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Magic SysRq key

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The SysRq key

The magic SysRq key is a key combination understood by the Linux kernel, which allows the user to perform various low-level commands regardless of the system's state. It is often used to recover from freezes, or to reboot a computer without corrupting the filesystem.[1] Its effect is similar to the computer's hardware reset button (or power switch) but with many more options and much more control.

This key combination provides access to features for disaster recovery. In this sense, it can be considered a form of escape sequence. Principal among the offered commands are means to forcibly unmount file systems, kill processes, recover keyboard state, and write unwritten data to disk.

The magic SysRq key cannot work under certain conditions, such as a kernel panic[2] or a hardware failure preventing the kernel from running properly.


The key combination consists of Alt+SysRq and another key, which controls the command issued. SysRq may be released before pressing the command key, as long as Alt remains held down.

The combinations always assume the QWERTY keyboard layout;[citation needed] for example, on the Dvorak keyboard layout, the combination to shut down the system uses the R key instead of O. Furthermore, some keyboards may not provide a separate SysRq key. In this case, a separate PrtScn key should be present.

On some devices, notably laptops, the Fn key may need to be pressed to use the magic SysRq key, e.g. on Thinkpad Carbon X1 the SysRq is activated by pressing Alt+Fn+S simultaneously, then releasing Fn and S while still holding Alt.[3] On a ChromeOS device, SysRq is activated by pressing Alt+Volume Up (F10)+<key>.

SysRq functionalities can also be accessed without a keyboard. See § Other ways to invoke Magic SysRq below. Note that some commands may be disabled out of the box as specified in the bitmask value in /proc/sys/kernel/sysrq.[4]

Action QWERTY Dvorak AZERTY Colemak
Set the console log level, which controls the types of kernel messages that are output to the console 0 - 9 0 - 9 0 - 9
(without ⇧ Shift)
0 - 9
Immediately reboot the system, without unmounting or syncing filesystems b x b b
Perform a system crash. A crashdump will be taken if it is configured. c j c c
Display all currently held Locks (CONFIG_LOCKDEP kernel option is required) d e d s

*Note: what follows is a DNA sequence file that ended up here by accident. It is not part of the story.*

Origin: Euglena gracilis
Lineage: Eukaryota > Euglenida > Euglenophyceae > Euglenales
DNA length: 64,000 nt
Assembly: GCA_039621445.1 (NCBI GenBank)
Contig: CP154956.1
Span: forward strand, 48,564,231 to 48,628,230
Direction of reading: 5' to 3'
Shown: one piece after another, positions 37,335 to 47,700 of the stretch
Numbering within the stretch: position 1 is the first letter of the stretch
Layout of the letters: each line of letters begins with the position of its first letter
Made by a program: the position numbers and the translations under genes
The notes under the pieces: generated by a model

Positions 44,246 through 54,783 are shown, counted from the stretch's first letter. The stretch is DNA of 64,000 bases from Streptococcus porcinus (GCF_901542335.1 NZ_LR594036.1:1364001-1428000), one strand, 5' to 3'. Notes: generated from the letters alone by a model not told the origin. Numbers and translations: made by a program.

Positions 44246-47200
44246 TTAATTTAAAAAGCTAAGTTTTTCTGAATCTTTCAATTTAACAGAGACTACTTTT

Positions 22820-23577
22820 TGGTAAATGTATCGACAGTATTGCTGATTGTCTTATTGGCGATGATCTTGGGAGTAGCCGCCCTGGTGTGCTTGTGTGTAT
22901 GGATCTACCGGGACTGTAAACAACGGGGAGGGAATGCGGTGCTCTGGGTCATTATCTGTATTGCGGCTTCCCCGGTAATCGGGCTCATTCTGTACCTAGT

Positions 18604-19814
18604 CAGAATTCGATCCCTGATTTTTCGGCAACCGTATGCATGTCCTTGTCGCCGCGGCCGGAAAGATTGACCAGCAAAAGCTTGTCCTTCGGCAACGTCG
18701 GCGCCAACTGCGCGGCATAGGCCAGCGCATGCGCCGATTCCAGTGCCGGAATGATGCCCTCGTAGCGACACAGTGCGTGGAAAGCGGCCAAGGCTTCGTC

Send the SIGTERM signal to all processes except init (PID 1) e . e f
Call oom_kill, which kills a process to alleviate an OOM condition f u f t
When using Kernel Mode Setting, switch to the kernel's framebuffer console.[5]
If the in-kernel debugger kdb is present, enter the debugger.
g i g d
Output a terse help document to the console
Any key which is not bound to a command should also perform this action
h d h h
Send the SIGKILL signal to all processes except init i c i u
Forcibly "just thaw it" – filesystems frozen by the FIFREEZE ioctl. j h j n
Kill all processes on the current virtual console (can kill X and SVGAlib programs, see below)
This was originally designed to imitate a secure attention key
k t k e
Shows a stack backtrace for all active CPUs. l n l i
Output current memory information to the console m m , m
Reset the nice level of all high-priority and real-time tasks n b n k
Shut off the system o r o y
Output the current registers and flags to the console p l p ;
Display all active high-resolution timers and clock sources. q ' a q
Switch the keyboard from raw mode, used by programs such as X11 and SVGAlib, to XLATE mode r p r p
Sync all mounted filesystems s o s r
Output a list of current tasks and their information to the console t y t g
Remount all mounted filesystems in read-only mode u g u l
Forcefully restores framebuffer console.
For ARM processors, cause ETM buffer dump instead.
v k v v
Display list of blocked (D state) tasks w , z w
Used by xmon interface on PowerPC platforms.
Show global PMU Registers on sparc64.
Dump all TLB entries on MIPS.[6]
x q x x
Show global CPU registers (SPARC-64 specific) y f y j
Dump the ftrace buffer z ; w z

Example output of the SysRq+h command:

sysrq: HELP : loglevel(0-9) reboot(b) crash(c) terminate-all-tasks(e) memory-full-oom-kill(f) kill-all-tasks(i) thaw-filesystems(j) sak(k) show-backtrace-all-active-cpus(l) show-memory-usage(m) nice-all-RT-tasks(n) poweroff(o) show-registers(p) show-all-timers(q) unraw(r) sync(s) show-task-states(t) unmount(u) force-fb(v) show-blocked-tasks(w) dump-ftrace-buffer(z)


Before the advent of journaled filesystems a common use of the magic SysRq key was to perform a safe reboot of a Linux computer which has otherwise locked up (abbr. REISUB), which avoided a risk of filesystem corruption. With modern filesystems, this practice is not encouraged, offering no upsides over straight reboot,[7] though the default value of kernel.sysrq in such distributions as Ubuntu and Debian remains 176 and 438 [8] respectively.